The “Johnson court concluded ․ the evidence of pregnancy discrimination against other employees ‘sets out factual scenarios related by former employees of defendant that are sufficiently similar to the one presented by plaintiff concerning her own discharge by defendant’ to be relevant under [Evidence Code] section 1101, subdivision (b). (Johnson, supra, 173 Cal.App.4th at p. 767.)” (Pantoja, supra, 198 Cal.App.4th at pp. 113–114.)
Similarly, in Pantoja, the issue was whether the trial court “erred in not allowing the jury to hear ‘me too’ evidence, that is, evidence of the employer's alleged gender bias in the form of harassing activity against women employees other than the plaintiff.” (Pantoja, supra, 198 Cal.App.4th at p. 92.) Pantoja held “[t]he me-too evidence was relevant both to prove gender bias and to rebut the defense evidence that [the employer] had a policy of not tolerating harassment and a practice of not directing profanity at individuals. If, as the me-too evidence tended to show, [the employer] lacked this policy and practice when Pantoja was not present and during times when she was not an employee, the jury could rationally infer that he also lacked them when she was an employee and was present.” (Id. at p. 116.)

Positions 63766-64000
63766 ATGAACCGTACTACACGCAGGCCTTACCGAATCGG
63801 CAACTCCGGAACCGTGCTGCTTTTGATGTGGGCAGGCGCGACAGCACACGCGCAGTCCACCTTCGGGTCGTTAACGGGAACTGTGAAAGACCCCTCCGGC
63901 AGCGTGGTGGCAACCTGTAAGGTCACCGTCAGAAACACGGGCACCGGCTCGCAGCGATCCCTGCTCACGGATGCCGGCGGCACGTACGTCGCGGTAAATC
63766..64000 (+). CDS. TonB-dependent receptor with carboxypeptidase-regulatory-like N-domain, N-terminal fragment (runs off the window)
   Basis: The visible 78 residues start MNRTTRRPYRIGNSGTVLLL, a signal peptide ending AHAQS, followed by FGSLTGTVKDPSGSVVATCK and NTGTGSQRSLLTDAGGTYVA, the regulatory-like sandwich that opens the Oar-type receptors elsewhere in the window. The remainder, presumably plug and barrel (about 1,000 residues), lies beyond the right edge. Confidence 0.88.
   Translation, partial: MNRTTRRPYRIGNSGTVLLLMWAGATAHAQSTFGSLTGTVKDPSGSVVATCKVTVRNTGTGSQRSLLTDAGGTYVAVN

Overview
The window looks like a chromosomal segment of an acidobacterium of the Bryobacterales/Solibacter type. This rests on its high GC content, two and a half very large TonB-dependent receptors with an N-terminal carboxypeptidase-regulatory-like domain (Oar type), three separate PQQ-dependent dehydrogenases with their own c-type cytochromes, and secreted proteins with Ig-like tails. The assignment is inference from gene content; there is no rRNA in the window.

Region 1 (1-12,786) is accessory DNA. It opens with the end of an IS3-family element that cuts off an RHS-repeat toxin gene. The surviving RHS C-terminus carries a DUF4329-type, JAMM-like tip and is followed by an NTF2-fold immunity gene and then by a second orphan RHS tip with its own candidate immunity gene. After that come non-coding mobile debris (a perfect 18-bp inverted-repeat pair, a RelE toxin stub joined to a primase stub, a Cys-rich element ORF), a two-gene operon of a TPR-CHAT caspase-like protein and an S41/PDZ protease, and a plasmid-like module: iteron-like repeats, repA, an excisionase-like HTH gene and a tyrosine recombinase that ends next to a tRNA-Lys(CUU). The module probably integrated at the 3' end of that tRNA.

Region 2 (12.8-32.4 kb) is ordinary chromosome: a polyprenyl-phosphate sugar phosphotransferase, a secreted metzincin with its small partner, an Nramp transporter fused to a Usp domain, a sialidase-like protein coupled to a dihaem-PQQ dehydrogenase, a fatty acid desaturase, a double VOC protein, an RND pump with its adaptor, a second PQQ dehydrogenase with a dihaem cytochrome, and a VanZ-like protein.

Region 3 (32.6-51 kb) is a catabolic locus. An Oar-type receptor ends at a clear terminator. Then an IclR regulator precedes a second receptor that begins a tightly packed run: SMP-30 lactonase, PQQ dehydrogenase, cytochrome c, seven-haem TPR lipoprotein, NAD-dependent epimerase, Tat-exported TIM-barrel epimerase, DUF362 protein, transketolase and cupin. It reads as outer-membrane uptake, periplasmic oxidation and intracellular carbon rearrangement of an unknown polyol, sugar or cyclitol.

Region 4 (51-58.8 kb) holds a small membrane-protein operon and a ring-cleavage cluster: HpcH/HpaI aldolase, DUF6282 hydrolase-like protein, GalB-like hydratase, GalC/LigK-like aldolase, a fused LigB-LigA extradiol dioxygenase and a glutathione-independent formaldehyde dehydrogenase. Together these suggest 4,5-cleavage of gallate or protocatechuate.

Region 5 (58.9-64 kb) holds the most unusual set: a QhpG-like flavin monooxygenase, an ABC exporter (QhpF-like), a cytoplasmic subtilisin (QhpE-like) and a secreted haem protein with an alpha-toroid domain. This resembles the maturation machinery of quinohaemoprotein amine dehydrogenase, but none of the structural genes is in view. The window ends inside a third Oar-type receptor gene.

b. Hatai's broad theory of admissibility is outside the parameters of the “me-too” doctrine.
The instant case is far afield from Johnson or Pantoja. In Johnson, a woman who claimed her employer fired her because she was pregnant sought to present “me too” evidence the employer had fired other women because they were pregnant. In Pantoja, a hostile work environment sexual harassment case, the plaintiff sought to present evidence of the employer's alleged gender bias in the form of harassing activity against female employees other than plaintiff.
Here, Hatai alleged he is a person of “Asian or Japanese race or national origin or ancestry,” and that he suffered discrimination, harassment and retaliation on the basis of his national origin and/or race. Thus, the “me-too” doctrine entitled Hatai to present evidence that other employees at Caltrans of east Asian or Japanese descent had been subjected to similar discrimination. However, given the nature of Hatai's lawsuit, the “me-too” doctrine did not entitle Hatai to present evidence of discrimination against employees outside of Hatai's protected class to show discrimination or harassment against Hatai.